Let's Read: A Connecticut Yankee in King Arthur's Court (Ch.18)

It is time for criminal justice! Medieval style! …wait, medieval style criminal justice as articulated through Victorian sensibilities. Yeah.

                So, the basis of this chapter is Protag-man diving down into Morgan Le Fay’s dungeons and questioning the prisoners. Turns out that Morgan has quite the collection of rare prisoners. She got em’ for cheap, too! Naturally, then, Protag-man isn’t taking too kindly to their acquisition.

                Oh, and there is some musing on religion and how not all priests are bad. #NotAllPriests , #PriestLivesMatter

“We must have a religion—it goes without saying—but my idea is, to have it cut up into forty free sects, so that they will police each other, as had been the case of the United States in my time” (124).

                It is amusing how protag-man has such a specific articulation of how religion operates. He firmly believes that a single, centralized church is a political problem that ultimately leads to tyranny, which is fairly standard of a belief in certain social circles, but his idea on how to remedy it is a bit odd and can be summed up as Freedom of Religion. AS such, it is a bit weird that he sees forty specific sects of Christianity. Last I checked, there was not that many sects (not unless you count, like, sub-denominations of sects or caucuses).

Moving on, though, Protag-man degrades the executioner. He felt that his position was unnecessary and had him instead lead a musical troop. “He begged hard, and said that he couldn’t play—a plausible excuse, but too thin; there wasn’t a musician in the country that could”. Seems like a hard pill to swallow, so I feel for the guy, especially since everyone apparently sucks at being talented.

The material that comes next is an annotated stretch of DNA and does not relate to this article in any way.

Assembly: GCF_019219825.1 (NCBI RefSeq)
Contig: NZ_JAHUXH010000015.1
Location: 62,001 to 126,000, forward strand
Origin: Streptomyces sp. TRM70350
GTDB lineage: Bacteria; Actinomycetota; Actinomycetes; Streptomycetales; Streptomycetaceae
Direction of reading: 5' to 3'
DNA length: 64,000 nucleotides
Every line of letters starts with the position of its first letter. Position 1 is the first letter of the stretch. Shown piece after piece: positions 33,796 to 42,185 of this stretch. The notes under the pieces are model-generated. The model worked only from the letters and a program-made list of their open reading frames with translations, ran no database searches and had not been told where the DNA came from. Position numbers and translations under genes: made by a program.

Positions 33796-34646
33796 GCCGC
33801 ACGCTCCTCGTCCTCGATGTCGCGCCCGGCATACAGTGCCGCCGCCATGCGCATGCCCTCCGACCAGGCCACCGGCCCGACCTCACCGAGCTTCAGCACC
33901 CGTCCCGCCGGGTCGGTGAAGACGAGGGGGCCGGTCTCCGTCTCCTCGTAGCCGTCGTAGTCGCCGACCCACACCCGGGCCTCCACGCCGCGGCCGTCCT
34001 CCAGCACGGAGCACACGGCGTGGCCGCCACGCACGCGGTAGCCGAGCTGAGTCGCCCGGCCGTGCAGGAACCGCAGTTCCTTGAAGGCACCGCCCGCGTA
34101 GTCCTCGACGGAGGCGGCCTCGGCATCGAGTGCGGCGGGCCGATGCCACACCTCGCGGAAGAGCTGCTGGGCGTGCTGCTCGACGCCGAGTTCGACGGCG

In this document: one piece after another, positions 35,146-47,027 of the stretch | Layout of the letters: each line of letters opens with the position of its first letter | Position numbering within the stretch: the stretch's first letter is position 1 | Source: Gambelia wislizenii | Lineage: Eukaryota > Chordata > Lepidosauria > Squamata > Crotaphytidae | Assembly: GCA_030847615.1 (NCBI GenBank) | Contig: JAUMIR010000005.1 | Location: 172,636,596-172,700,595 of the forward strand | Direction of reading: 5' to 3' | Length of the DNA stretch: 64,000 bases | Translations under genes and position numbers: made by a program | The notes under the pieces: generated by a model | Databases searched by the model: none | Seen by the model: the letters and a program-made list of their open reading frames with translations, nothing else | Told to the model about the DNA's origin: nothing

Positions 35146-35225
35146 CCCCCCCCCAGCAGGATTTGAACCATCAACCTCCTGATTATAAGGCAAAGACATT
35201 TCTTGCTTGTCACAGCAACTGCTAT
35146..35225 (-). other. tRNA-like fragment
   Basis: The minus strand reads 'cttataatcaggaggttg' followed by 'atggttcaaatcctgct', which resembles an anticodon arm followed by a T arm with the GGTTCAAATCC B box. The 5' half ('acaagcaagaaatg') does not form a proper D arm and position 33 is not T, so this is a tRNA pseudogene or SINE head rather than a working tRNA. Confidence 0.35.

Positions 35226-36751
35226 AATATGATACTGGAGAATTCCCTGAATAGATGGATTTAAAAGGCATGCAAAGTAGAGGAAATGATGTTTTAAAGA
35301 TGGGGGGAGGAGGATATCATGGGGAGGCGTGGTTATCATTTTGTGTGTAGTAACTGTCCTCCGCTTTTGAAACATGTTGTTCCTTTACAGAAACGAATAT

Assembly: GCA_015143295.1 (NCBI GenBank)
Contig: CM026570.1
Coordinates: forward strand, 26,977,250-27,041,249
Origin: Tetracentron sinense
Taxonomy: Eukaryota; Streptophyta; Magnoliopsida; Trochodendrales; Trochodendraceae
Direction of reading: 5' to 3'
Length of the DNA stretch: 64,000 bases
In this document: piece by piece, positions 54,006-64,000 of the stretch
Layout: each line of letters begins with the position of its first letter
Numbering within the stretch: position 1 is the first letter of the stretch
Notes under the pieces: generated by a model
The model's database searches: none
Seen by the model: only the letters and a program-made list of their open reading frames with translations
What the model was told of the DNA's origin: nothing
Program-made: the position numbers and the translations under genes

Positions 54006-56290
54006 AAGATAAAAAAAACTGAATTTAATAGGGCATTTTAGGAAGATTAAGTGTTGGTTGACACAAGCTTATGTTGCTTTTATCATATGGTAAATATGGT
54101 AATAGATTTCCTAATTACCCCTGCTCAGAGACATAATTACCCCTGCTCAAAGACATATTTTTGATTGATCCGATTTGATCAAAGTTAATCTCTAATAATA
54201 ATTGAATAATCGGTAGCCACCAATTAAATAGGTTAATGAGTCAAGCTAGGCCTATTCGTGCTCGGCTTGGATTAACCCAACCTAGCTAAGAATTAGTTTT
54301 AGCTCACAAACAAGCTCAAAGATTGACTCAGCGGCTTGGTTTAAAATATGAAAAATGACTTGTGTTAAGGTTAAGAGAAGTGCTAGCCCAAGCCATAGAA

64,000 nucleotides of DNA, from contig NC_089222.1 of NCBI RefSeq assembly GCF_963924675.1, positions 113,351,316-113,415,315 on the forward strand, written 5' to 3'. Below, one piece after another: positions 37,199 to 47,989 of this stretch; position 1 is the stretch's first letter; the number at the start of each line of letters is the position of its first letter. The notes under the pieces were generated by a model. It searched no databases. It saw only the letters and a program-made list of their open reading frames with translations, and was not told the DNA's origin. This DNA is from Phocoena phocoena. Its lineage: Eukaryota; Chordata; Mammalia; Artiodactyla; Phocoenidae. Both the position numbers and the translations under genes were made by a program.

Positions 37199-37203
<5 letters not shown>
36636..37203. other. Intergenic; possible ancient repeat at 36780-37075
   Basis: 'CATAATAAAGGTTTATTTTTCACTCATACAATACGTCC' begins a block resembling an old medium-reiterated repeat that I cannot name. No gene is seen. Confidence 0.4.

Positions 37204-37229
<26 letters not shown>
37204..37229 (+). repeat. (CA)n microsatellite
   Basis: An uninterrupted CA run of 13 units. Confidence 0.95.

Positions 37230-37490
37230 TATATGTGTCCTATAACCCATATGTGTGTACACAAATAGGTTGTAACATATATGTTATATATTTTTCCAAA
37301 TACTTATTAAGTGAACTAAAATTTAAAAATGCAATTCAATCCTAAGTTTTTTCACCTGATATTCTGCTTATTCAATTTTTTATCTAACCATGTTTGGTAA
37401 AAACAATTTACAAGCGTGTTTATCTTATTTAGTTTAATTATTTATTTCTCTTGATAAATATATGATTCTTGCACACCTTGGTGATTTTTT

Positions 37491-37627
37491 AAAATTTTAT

After this point, there is a long commentary on Morgan’s morality and her “paying” for the lad she killed earlier; it is a tract on the rights on monarchs and how what is legally and morally right for them in their time does not make it right in the greater sense of the world, that is, to God. It is mildly interesting but it could also be summed up as anthropological tourism. In any case, I agree that Morgan is a swine but as a question explored in the book, this issue has been brought up many times before: this is an elaborate metaphor for American colonialism and neo-colonialism.

                This colonialist attitude is brought up again through Protag-man’s musing on his conscience.

“I have noticed it a thousand times. And you could dissolve an anvil with acids, when you couldn’t stand it any longer; but there isn’t any way you could work off a conscience—at least so it will stay worked off; not that I know of, anyway” (127).

Essentially, this is the moral equivalent of White Man’s Burden. Thankfully, Protag-man is projecting onto fellow Whites, which makes it less disagreeable, but still: morally he speaks on how he must follow his conscience and do the right thing because he is from the FUTURE and has a responsibility using his innate betterness for the better. It is like him saying, “Alas, because I am a morally superior human, it is my job to uplift you primitive savages. My burden, truly”.

                His superior conscience, at any rate, leads him to probe Morgan’s dungeons further. In sum, he finds a great deal of prisoners there for trivial reasons. So, no different than today, in other words. Spoiler alert: he releases the prisoners, save on a former lord who out of spite, destroyed a well, and makes good on his moral superiority. From this jail freeing, he finds a new recruit for his factory, someone who maintains that had the entire nation been stripped, one couldn’t tell the high from the low. So, a classical liberal.

                Other than discovering that Morgan goes through complex psycho-sadistic games with her prisoners to increase their misery, we also, unsurprisingly, find that Morgan’s linguistic narcissism prevents her from admitting not knowing a word. Amusingly, she tries to take a photograph with an axe.